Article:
The airing cupboard is a familiar location for rising bread.  Sourdoughs, with their long proving period and distinctive flavour and texture are worth trying.  Made up of wild yeasts and Lactobacillus bacteria, the cultures are very resilient and hardy; those from different locations have different flavours and baking qualities.  The long rise, often 12 hours or more, actually makes the bread more digestible and liberates minerals such as zinc, which are usually bound in the form of phytates. If you get bored of sourdough bread-making, the culture can be put in a jar in the fridge and left for several months before reviving and all will be well.

Milk Cultures

There are a number of milk-based foods which can be easily cultured and renewable. Kefir, beloved of Cherry Hills, is well known.  It is made up of a number of Lactobacilli (notably L. caucasicus, lactic Steptococcus and yeasts.  Originating in the Caucasus, it is made up of small irregular grains, a bit like cauliflower florets in appearance. The grains, transferred from batch to batch, gradually increase.   It should be kept at a temperaure of around 20°C for a couple of days, stirring occasionally.  The resultant yogurt is fairly thin and mild.  I use it to make a soft cheese, straining it through a close weave cloth and then adding salt, garlic and herbs.

Another yogurt, or perhaps more strictly, a buttermilk, is viili, a Finnish delicacy with a creamy, custard-like texture and flavour. It is composed in the main of Streptococcus cremoris and a mould, Geotrichum candidum.  A spoonful of the mature yogurt is added to milk and kept at a temperature of 20-2° C for a day.  My culture came from America, where it was taken by Finnish immigrants 85 years ago and is still going strong.  Normally it needs to be cultured at least once a week or it goes off, although I have kept it on UHT milk for several months in the fridge.  It can also be cultured on soya milk, as long as it is reinvigorated every so often on cow's milk.


Apart from the obviously fermented beverages like wine, there are often others that can be produced in the airing cupboard.  One of the most peculiar cultures is kombucha or tea fungus.  The first name, which means 'kelp tea' in Japanese, is a complete misnomer, although this is the name most often used.  Tea fungus is more accurate, although the organisms present are actually the bacterium Acetobacter aceti var xylinum and the yeast Schizosaccharomyces pombe.  The culture consists of a tough slippery skin, a bit like a jellyfish, which is placed on sweetened black tea for a week or ten days at 20-25°C. The drink that results, when properly prepared, has a taste just like a sweet cider. If left too long, or kept too hot, the Acetobacter secretes large quantities of vinegar, making the drink unpalatable.  It is the bacteria which produce the remarkably tough skin which has, apparently, been used to produce an imitation leather. All sorts of remarkable therapeutic benefits have been attributed to it and at the moment it is the subject of controversy in the USA, where it is being promoted for the health benefits it brings to AIDS sufferers.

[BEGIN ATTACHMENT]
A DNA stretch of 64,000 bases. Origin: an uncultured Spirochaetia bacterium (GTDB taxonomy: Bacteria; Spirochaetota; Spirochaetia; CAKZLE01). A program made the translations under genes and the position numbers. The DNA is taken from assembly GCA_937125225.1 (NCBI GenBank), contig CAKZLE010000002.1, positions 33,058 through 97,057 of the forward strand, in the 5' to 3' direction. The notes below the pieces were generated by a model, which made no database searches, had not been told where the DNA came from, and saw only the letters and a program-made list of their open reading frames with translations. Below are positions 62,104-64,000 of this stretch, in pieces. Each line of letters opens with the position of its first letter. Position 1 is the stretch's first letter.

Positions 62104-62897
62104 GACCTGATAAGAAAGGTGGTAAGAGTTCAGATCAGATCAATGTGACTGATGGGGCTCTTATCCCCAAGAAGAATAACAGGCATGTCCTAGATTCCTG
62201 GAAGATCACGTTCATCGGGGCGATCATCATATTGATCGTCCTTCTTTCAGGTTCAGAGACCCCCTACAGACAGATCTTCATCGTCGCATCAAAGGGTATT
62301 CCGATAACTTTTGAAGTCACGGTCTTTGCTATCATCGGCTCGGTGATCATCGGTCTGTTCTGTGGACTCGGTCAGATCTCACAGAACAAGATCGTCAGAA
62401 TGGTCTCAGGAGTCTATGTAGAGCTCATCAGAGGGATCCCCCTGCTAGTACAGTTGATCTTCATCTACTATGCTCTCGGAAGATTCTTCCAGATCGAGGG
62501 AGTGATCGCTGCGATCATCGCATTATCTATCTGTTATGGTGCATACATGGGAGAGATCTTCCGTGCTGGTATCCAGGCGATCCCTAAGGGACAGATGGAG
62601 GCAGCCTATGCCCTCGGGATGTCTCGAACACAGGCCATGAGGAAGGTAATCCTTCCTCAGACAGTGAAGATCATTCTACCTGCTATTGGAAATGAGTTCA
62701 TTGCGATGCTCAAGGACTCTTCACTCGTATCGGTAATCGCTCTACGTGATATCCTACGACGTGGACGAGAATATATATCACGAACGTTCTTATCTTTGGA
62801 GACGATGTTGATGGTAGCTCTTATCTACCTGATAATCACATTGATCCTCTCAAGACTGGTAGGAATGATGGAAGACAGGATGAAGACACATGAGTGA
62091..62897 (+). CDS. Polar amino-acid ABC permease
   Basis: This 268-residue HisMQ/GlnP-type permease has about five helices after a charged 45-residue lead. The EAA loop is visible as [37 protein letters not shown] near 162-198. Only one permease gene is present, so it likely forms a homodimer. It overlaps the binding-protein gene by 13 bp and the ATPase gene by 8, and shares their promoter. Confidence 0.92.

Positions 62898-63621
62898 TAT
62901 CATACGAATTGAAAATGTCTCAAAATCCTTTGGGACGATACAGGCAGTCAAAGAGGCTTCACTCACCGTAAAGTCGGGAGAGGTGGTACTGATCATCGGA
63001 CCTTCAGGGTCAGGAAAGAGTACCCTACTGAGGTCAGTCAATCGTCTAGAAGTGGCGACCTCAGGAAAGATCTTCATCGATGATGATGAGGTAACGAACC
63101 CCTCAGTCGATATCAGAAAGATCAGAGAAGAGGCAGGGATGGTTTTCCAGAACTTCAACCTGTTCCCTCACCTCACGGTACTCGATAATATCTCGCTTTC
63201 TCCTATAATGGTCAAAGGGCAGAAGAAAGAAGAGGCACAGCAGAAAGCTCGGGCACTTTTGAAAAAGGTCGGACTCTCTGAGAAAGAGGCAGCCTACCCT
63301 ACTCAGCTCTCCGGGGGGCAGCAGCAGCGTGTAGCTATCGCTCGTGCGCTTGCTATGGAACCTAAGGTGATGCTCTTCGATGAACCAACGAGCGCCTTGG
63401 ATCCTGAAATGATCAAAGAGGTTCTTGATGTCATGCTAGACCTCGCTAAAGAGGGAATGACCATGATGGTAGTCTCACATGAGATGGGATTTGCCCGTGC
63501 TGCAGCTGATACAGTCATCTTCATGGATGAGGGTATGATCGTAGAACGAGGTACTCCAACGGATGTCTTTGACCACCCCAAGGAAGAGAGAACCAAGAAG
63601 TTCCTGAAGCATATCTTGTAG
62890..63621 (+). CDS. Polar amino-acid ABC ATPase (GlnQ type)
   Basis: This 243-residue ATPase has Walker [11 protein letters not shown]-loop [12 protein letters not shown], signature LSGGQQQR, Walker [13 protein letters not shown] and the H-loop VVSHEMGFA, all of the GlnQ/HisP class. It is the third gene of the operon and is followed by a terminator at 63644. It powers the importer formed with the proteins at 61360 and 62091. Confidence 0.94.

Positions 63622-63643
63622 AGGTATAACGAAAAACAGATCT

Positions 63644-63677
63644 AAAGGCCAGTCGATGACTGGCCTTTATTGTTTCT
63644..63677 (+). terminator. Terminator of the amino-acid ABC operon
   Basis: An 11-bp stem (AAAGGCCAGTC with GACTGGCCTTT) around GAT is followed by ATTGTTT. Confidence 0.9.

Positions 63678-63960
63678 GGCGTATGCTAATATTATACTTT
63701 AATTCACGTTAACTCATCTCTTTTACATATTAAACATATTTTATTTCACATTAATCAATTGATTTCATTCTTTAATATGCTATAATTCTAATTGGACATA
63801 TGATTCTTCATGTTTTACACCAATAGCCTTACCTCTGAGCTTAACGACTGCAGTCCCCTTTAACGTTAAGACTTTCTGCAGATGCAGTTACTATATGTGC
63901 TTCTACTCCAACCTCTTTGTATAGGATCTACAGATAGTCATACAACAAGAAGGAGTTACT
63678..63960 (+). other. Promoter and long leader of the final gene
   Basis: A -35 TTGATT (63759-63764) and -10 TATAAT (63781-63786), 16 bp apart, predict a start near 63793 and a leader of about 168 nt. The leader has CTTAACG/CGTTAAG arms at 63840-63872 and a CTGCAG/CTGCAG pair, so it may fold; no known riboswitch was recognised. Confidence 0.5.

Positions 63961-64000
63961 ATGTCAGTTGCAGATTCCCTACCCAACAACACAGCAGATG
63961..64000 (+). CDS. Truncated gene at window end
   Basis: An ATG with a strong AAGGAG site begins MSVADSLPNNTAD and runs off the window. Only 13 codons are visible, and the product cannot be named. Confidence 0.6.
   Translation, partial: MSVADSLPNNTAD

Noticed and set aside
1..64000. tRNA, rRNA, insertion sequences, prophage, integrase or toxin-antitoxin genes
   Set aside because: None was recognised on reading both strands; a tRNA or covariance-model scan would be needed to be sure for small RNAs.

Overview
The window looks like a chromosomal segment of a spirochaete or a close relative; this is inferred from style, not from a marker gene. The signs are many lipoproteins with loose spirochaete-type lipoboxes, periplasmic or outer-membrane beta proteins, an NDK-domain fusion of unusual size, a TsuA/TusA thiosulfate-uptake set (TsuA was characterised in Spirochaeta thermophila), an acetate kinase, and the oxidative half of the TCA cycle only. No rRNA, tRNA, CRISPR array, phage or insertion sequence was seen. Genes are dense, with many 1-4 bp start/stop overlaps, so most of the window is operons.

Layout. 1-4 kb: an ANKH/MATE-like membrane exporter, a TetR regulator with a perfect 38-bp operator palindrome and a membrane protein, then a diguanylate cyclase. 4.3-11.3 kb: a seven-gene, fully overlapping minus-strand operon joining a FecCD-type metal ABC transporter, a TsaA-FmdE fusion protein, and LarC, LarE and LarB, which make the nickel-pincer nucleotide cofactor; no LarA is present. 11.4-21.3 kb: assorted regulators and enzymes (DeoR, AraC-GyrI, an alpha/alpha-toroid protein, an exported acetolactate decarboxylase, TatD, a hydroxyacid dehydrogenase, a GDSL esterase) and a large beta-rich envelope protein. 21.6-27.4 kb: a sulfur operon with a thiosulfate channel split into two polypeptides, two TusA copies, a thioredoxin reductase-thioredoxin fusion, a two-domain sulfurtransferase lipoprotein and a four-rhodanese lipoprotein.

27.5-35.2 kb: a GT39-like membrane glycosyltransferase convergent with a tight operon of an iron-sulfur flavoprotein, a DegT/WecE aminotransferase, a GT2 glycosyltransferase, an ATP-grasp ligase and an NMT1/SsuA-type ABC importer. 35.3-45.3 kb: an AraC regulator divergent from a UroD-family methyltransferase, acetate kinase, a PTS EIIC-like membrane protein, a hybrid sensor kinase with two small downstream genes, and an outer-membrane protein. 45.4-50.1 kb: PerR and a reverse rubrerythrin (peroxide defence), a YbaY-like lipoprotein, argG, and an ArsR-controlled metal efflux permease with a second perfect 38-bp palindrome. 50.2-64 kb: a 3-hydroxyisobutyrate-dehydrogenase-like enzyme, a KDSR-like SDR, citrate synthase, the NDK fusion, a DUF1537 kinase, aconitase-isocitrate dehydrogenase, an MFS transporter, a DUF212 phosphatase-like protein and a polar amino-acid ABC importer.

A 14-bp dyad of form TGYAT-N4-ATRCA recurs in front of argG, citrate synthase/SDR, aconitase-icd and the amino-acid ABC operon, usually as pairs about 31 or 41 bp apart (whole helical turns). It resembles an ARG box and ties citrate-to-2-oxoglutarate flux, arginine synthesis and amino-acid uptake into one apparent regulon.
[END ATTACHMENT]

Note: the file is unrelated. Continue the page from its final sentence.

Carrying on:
Vinegar Mother

On the subject if vinegar, it is very easy to make your own using a vinegar 'mother'.  Similar in appearance to the kombucha culture pad, being produced by the same bacterium, it can be placed on any alcoholic drink and  kept at 20-25°C for a month or two until the alcohol turns to vinegar.  Unlike most commercial vinegars, which are produced by a different culture and are pasteurised, the vinegar mother, sitting on top of the alcohol, prevents the loss of aromatic compounds in the original drink. The result is a very distinctive and flavourful vinegar. Almost any wine, beer, cider or similar drink will do. The woman who supplied my culture makes hers with Guinness!

I hope this brief overview of culturing foods in your cupboard gives an idea of the range of possibilities.  Other cultures to try include sauerkraut, kisiel (fermented porridge from Poland), nuka zuke (bran fermented pickles from Japan), kenkey (sour maize balls from Ghana) and many others I hope to experiment with over the years.

Copyright 1995

Thursday, 20 September 2012

Letter From Down Under 1